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Advice: The Best Hand-me-down

April 30, 2014

Our MBA cohort is collecting submissions of advice for the rising class. That request has stuck with me. I’m not sure what I’m ready to pass on yet, but what’s forming in my head looks something like this:

Take your time.

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My family at sunset.

Many of my classmates are nervous. They want a good job. They have risked everything to get to where they are now: a job if they had one, two years of life, buckets of thousands of dollars in debt. Late nights, early mornings, lost promotions, lost time with family and friends. They want to be validated. Was this risk the right decision? 

Many of us went back to school because we weren’t satisfied with our lives. For those of us, the question is: is this degree going to work? Is it going to get me where I need to go?

The fear starts creeping up on students during their first week of school – at Orientation. They realize that they will need to start applying for summer internships. The self-doubt (that never really goes away) surfaces. It is palpable. This past January I sat in a lobby, awaiting my interview. A first-year sat next to me. I could hear her question her every move, her every application, every extra day in waiting to hear back YES, yes your application was good enough, yes your resume, your life! was worth reading, yes I will talk to you. Her voice shook as other students passed by. She did not get that job. Neither did I.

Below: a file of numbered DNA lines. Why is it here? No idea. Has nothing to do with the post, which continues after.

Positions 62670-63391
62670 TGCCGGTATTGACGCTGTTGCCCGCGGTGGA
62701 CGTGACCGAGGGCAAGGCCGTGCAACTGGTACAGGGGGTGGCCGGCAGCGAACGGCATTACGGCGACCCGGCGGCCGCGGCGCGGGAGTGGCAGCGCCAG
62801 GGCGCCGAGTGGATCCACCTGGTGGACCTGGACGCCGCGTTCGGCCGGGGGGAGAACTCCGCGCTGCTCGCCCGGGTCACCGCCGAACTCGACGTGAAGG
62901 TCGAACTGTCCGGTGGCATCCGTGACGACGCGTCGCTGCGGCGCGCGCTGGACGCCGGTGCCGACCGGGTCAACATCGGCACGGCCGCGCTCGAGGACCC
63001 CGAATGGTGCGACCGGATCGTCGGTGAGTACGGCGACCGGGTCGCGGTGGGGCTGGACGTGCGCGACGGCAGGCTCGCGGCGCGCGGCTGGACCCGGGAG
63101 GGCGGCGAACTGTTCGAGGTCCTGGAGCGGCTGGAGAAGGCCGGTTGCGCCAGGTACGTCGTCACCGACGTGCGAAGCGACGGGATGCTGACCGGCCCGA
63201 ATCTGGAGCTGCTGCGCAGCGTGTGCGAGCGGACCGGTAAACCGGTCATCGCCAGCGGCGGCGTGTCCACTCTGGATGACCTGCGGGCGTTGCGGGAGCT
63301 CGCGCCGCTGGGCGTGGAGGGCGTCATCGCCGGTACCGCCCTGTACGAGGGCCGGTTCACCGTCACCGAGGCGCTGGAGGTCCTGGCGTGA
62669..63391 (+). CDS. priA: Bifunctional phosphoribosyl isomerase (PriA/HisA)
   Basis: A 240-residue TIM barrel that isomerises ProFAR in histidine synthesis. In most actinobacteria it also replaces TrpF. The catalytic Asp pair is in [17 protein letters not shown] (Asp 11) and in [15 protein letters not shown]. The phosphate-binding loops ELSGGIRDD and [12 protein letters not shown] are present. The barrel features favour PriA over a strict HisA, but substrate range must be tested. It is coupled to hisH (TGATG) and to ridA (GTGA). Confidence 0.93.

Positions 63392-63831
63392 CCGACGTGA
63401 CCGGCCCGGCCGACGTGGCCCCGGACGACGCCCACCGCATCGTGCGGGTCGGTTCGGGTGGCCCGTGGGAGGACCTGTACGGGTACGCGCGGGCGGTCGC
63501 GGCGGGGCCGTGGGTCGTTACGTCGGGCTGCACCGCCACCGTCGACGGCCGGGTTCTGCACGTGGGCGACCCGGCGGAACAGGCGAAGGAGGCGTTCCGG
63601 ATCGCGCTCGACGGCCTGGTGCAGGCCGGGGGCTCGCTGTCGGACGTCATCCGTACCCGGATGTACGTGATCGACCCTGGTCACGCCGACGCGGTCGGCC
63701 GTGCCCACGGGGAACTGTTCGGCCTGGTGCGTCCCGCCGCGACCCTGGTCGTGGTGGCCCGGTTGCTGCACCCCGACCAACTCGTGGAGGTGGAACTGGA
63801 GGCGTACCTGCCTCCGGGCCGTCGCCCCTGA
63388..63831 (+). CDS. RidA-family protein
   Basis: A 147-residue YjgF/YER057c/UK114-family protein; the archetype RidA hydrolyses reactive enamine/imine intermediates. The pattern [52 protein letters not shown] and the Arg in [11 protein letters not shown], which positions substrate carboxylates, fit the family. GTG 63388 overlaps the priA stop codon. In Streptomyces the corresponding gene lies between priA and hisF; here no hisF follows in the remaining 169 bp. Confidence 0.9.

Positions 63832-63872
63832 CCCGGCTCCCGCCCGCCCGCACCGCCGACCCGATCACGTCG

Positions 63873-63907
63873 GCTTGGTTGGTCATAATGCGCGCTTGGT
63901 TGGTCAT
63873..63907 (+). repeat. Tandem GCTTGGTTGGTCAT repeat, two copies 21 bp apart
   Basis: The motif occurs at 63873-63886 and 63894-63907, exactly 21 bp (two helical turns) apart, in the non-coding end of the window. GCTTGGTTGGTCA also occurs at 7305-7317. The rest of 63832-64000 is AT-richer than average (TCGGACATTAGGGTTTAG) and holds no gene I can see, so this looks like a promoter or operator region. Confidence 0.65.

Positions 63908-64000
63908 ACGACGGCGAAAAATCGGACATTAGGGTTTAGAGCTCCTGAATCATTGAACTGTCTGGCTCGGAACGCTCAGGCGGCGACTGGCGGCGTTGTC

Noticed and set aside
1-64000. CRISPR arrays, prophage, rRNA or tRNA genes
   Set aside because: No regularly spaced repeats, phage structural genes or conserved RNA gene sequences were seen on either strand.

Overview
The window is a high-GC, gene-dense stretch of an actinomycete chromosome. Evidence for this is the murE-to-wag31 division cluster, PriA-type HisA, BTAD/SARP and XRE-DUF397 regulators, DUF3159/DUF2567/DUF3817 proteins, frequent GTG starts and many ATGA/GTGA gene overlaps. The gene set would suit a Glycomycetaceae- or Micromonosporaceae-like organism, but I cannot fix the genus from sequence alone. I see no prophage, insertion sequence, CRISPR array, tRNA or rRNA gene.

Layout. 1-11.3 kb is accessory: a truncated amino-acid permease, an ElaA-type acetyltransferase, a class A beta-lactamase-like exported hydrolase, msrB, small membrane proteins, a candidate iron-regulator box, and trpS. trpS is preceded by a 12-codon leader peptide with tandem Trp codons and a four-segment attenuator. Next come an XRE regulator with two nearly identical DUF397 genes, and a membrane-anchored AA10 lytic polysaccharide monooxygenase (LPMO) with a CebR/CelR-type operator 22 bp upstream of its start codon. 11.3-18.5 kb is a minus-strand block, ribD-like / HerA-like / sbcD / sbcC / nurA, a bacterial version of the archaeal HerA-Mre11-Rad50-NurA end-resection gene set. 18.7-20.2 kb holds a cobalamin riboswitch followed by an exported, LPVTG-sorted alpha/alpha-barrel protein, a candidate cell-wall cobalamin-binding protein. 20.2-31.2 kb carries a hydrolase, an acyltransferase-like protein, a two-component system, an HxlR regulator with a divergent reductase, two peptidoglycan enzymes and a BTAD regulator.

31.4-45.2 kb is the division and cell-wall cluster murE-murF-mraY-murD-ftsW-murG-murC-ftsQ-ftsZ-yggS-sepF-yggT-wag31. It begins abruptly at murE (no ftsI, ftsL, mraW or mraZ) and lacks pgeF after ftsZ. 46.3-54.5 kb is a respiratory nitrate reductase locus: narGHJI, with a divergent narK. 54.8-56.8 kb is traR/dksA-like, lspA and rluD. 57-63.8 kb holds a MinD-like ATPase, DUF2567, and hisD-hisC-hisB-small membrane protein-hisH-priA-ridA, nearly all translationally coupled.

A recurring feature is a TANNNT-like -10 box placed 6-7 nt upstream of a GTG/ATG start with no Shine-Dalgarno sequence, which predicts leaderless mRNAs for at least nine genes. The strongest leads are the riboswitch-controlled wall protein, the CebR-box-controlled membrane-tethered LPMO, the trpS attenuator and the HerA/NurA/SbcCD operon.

This fear is so strong that it drives students to take the first Yes that they hear. It is a Yes that they have worked hard for, quit work for, toiled long nights for, mortgaged their future for. They only need one yes to secure stability. To continue moving forward.

Some instantly regret the premature yes. The leaden regret in their voices will grab you, slow you down, shake you out, and fill your vision with deep knowledge of your own mortality.

“If only I had known others would be hiring in the spring…” 

“If I had had access to something different I would have taken it in a heartbeat…”

I have taken my first Yes, too. Every single day in that wrong job was painful, until it finally ended, and then the pain of regret and the pain of the loss of the job I wanted – the job that called me back two weeks after our joyous yesing— was worse. 

So take your time.

 

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